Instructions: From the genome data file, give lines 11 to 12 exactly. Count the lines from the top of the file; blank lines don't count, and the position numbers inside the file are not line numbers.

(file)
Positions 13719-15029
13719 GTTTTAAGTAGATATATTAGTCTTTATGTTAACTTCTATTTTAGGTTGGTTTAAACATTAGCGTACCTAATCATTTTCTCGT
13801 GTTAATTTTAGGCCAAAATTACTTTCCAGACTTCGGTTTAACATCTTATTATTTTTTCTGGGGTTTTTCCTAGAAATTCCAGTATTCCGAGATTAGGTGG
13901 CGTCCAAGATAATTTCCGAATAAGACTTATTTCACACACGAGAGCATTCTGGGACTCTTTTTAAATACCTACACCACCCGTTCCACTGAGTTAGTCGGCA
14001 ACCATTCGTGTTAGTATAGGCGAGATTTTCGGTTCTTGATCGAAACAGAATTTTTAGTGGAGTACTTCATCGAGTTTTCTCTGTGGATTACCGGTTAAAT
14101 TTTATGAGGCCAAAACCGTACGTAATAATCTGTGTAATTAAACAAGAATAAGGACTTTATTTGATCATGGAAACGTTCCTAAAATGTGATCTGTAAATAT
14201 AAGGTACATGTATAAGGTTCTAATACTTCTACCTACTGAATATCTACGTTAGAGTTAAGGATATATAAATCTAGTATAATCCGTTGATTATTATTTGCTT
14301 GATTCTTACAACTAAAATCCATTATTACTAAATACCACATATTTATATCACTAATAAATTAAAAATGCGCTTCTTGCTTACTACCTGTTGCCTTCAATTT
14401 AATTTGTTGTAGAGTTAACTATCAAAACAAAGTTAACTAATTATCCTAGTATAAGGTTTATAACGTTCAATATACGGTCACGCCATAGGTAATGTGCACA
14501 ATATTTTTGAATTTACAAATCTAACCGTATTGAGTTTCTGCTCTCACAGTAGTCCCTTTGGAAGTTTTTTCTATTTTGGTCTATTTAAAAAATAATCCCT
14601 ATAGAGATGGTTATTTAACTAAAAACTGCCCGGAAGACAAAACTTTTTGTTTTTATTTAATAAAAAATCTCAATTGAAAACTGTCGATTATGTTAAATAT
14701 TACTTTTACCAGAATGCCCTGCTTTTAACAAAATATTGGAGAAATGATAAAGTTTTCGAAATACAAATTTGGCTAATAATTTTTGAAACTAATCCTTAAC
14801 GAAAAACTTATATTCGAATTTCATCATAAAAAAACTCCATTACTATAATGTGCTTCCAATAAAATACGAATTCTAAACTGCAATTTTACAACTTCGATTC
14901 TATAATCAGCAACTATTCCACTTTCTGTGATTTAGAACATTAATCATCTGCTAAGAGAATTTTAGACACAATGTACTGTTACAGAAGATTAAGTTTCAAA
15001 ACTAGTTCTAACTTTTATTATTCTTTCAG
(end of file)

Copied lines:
14601 ATAGAGATGGTTATTTAACTAAAAACTGCCCGGAAGACAAAACTTTTTGTTTTTATTTAATAAAAAATCTCAATTGAAAACTGTCGATTATGTTAAATAT
14701 TACTTTTACCAGAATGCCCTGCTTTTAACAAAATATTGGAGAAATGATAAAGTTTTCGAAATACAAATTTGGCTAATAATTTTTGAAACTAATCCTTAAC